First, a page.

What Aloe Vera Does To Your Body: Why The Egyptians Called it The Plant of Immortality

Aloe barbadensis, commonly known as Aloe Vera, is widely known for its potent healing properties. While it looks similarly to cactus, it belongs to the family of liliaceous plants and is indigenous to subtropical regions and deserts. Amazingly, 6,000-year-old stone carvings containing images of Aloe vera plants have been found in Egypt, where Aloe vera was known as the “plant of immortality.”

The plants itself consists of the rind (tough outer layer), the sap (containing anthraquinones), the mucilage layer (packed with polysaccharides), and the inner leaf gel (containing the majority of nutrients in the Aloe Vera plant).

The potency of Aloe vera is due to its rich variety of ingredients which are present in perfect balance and work together as a team. Although the solid portion of the plant forms only 1%-1.5%, the rest being water, this small amount of active ingredient can produce a substantial effect. The only way to account for this is to accept the philosophy of synergism within the plant. Synergism means that the effect of the whole is greater than the effects of the component parts, so although individual members of the team could only have an effect, together they can achieve a great deal more.”

People have long used it to treat wounds, digestive issues, hair loss, and hemorrhoids. These days, aloe has an entire industry behind it. Its juice is used in personal-care and cosmetic products, such as soap, suntan lotion, shaving cream, moisturizers, and more.  The gel is probably the first product that comes to your mind, and you have probably used it to soothe a sunburn.

DIY Aloe Vera Gel

You will need:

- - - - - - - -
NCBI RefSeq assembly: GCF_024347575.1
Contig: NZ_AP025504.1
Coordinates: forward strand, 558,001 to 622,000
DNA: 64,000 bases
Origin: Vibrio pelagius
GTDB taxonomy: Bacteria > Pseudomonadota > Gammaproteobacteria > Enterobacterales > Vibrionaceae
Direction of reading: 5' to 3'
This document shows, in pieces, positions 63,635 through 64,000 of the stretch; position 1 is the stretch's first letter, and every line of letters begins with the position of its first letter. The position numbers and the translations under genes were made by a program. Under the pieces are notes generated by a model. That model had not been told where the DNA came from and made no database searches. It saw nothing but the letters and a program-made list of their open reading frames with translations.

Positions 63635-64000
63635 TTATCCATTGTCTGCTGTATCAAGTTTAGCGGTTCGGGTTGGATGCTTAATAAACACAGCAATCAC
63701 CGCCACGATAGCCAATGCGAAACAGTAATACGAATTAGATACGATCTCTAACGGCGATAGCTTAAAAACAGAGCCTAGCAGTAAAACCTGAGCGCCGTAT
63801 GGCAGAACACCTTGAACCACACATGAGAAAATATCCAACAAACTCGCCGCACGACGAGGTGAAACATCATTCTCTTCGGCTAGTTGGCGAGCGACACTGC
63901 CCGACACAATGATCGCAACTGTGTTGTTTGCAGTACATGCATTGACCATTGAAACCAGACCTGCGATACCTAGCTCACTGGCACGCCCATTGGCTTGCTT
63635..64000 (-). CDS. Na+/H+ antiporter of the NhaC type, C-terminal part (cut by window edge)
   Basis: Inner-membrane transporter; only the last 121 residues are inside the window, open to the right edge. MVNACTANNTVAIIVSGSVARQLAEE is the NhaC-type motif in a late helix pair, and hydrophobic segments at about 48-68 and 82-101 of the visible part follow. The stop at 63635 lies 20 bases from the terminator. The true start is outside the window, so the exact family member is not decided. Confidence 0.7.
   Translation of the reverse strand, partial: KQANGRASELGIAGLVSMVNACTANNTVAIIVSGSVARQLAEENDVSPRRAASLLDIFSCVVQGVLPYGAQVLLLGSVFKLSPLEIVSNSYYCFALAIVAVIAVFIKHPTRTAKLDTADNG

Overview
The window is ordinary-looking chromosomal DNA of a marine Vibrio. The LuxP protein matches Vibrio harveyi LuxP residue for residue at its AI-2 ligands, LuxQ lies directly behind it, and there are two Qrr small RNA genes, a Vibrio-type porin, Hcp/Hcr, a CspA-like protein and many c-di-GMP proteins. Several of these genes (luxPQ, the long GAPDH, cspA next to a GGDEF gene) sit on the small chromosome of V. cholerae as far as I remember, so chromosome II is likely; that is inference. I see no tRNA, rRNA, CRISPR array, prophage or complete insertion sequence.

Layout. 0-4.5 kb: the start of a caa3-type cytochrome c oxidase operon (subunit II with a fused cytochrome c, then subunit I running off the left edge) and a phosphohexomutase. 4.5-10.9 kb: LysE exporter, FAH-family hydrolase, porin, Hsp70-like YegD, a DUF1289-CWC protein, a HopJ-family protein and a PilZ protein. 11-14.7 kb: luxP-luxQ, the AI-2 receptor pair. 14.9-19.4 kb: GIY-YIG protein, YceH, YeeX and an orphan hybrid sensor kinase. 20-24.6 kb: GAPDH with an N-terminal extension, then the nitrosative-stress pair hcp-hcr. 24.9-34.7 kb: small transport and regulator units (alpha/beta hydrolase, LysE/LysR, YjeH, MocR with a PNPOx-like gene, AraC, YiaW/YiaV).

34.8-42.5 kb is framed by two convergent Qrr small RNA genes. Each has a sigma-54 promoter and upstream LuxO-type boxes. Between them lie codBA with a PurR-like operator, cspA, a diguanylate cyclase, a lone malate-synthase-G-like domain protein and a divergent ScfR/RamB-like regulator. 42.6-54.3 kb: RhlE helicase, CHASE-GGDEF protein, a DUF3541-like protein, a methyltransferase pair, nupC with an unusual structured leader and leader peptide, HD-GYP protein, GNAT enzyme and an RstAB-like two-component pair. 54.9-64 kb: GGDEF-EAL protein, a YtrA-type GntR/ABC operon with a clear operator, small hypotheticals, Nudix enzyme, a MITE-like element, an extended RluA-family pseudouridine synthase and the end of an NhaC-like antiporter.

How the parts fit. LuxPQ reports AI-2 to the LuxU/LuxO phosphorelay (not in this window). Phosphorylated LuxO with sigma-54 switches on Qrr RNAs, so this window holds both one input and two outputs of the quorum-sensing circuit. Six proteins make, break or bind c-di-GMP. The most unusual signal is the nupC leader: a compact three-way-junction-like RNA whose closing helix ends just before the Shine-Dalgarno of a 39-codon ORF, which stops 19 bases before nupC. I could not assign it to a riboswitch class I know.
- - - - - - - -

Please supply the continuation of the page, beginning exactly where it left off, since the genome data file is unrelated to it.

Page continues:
• 6 Aloe leaves
  • A clean sharp knife
  • A clean cutting board and work surface
  • A clean Glass container
  • Food processor or blender
  • Paper towels
  • Spoon and spatula


  • Wash the hands well as well as work surface and utensils
  • Choose leaves which are mature fleshy, and thick.  The largest and oldest leaves near the bottom of the plant are the best
  • Take a sharp knife and remove the leaves, making sure you don’t harm the entire plant
  • Rinse the outer skin of the leaves and place the cut leaves in a bowl at a 45-degree angle in order to allow the juice to drain out
  • Remove the serrated edges and skin.  Place the concave side down on a cutting board and slice around the perimeter to expose the gel in between.   Flip the leaf over and repeat with the other side
  • Remove the gel from each leaf and place it in a clean jar
  • Transfer the gel into a food processor and process until it’s uniformly mixed
  • Store in a fridge


  • For internal use of aloe gel, 30 ml three times daily for adults
  • Take 2 ounces (4 Tbsp) per serving alone or mixed with a favorite juice 2 times daily
  • For serious conditions take up to 8 ounces daily